Partner violence and women’s health
Intimate-partner violence and mental health
Around the world, mental health problems, emotional distress, and suicidal behaviour are common among women who have suffered partner violence (2). In the WHO Study emotional distress was identified through symptoms such as crying easily, inability to enjoy life, fatigue, and thoughts of suicide in the 4 weeks prior to the interview. In all settings, ever-partnered women who had ever experienced physical or sexual violence, or both, by an intimate partner reported significantly higher levels of emotional distress than non-abused women.
Likewise, in all settings, ever-partnered women who had been abused by their partners were much more likely to have ever thought of suicide (Figure 11), and to have attempted it than non-abused women. This is consistent with other research in developing and industrialized nations. Since the Study did not collect information about actual suicides, the association between violence and suicidal behaviour is likely to be underestimated.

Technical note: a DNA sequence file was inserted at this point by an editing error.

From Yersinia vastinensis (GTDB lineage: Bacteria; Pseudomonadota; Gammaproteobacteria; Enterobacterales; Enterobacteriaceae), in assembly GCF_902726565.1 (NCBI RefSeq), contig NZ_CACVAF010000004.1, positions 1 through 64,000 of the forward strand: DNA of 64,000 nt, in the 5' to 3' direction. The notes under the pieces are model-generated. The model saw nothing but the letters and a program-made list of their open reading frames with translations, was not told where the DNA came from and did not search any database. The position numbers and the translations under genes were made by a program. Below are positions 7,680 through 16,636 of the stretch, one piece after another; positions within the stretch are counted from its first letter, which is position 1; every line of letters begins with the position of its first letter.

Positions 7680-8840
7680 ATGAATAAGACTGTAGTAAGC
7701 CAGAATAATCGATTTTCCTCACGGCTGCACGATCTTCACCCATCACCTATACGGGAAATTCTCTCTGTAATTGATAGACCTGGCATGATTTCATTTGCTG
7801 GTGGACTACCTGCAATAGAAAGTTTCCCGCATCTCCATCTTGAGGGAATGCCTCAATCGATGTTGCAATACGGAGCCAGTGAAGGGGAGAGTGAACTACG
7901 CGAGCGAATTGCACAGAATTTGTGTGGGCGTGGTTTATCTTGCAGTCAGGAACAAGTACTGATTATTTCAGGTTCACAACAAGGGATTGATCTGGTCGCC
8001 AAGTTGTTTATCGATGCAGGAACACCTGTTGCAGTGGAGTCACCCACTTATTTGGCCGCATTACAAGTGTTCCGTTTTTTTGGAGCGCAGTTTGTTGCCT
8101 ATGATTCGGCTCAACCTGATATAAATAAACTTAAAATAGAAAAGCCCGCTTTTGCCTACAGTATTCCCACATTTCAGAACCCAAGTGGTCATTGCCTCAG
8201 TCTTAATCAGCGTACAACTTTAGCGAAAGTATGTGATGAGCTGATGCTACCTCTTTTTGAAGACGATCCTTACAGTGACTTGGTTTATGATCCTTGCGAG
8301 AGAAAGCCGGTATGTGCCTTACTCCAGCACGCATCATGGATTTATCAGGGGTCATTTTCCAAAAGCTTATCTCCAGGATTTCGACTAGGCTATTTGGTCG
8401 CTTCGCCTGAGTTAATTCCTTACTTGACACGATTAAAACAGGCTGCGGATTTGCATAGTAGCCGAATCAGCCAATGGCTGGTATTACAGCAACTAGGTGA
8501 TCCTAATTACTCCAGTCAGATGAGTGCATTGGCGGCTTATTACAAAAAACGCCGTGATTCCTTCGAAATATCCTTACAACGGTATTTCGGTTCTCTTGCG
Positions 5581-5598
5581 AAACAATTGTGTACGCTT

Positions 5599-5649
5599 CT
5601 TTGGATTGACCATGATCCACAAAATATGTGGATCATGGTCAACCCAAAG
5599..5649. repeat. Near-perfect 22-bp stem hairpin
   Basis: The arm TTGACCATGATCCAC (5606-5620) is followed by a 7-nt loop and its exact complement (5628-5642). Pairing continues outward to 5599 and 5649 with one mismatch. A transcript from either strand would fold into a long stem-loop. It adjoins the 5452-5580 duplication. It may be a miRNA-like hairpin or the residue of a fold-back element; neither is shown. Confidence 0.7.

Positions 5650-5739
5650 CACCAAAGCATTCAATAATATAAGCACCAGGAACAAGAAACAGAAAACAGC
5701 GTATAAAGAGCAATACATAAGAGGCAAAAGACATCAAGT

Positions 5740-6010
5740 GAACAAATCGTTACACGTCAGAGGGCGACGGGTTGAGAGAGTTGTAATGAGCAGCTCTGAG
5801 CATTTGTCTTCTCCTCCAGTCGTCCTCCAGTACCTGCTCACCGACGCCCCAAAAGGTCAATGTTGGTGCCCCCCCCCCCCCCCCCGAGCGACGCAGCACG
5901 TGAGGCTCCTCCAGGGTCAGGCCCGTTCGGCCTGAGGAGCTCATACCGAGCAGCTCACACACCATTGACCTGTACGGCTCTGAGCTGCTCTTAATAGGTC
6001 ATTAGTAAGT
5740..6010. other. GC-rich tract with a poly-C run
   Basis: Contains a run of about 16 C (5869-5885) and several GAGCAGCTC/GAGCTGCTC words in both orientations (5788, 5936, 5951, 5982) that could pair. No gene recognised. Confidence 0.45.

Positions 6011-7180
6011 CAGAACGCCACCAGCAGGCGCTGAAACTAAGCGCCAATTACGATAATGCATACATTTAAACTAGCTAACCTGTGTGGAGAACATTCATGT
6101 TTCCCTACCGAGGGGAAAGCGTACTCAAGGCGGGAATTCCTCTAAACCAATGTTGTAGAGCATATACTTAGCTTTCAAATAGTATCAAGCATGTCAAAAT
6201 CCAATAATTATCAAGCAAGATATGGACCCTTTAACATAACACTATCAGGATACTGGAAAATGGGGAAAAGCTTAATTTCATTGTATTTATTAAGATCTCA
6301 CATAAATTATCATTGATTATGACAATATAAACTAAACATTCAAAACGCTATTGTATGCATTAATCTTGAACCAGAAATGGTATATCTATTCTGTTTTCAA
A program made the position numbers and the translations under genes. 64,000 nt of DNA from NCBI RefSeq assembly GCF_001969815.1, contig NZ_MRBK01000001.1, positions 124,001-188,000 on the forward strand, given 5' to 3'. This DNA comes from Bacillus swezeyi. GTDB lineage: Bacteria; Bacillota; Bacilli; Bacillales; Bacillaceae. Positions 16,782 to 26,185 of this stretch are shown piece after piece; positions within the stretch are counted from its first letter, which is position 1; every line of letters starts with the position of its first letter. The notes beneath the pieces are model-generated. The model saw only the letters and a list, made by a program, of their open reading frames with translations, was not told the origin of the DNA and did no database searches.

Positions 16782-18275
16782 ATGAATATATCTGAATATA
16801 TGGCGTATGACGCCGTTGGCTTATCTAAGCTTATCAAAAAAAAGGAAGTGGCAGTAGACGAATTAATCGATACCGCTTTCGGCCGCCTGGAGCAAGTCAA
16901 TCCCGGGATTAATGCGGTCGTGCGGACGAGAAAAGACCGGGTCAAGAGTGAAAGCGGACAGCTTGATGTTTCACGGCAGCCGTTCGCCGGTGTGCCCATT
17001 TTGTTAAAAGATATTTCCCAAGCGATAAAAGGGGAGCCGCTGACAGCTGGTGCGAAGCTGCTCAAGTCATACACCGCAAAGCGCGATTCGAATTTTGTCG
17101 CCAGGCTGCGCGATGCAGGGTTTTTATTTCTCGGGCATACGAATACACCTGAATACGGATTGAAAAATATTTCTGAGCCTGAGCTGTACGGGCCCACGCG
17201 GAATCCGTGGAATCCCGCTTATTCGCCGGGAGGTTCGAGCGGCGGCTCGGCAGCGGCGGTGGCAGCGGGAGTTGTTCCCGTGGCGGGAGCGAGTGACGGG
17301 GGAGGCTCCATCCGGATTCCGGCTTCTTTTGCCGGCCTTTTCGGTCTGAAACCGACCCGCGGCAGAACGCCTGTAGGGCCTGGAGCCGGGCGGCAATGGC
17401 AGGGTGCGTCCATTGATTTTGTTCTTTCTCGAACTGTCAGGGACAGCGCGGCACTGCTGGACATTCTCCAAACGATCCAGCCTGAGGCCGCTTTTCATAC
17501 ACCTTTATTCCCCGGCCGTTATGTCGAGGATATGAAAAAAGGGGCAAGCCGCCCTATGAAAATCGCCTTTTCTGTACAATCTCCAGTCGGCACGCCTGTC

"I tried drinking Genola. It’s a washing liquid.... I went to the hospital for that and they helped me out. I see
these faces, his family’s faces all staring at me, giving me the evil eye. Like they thought I should do it. I should die."
-Woman interviewed in Samoa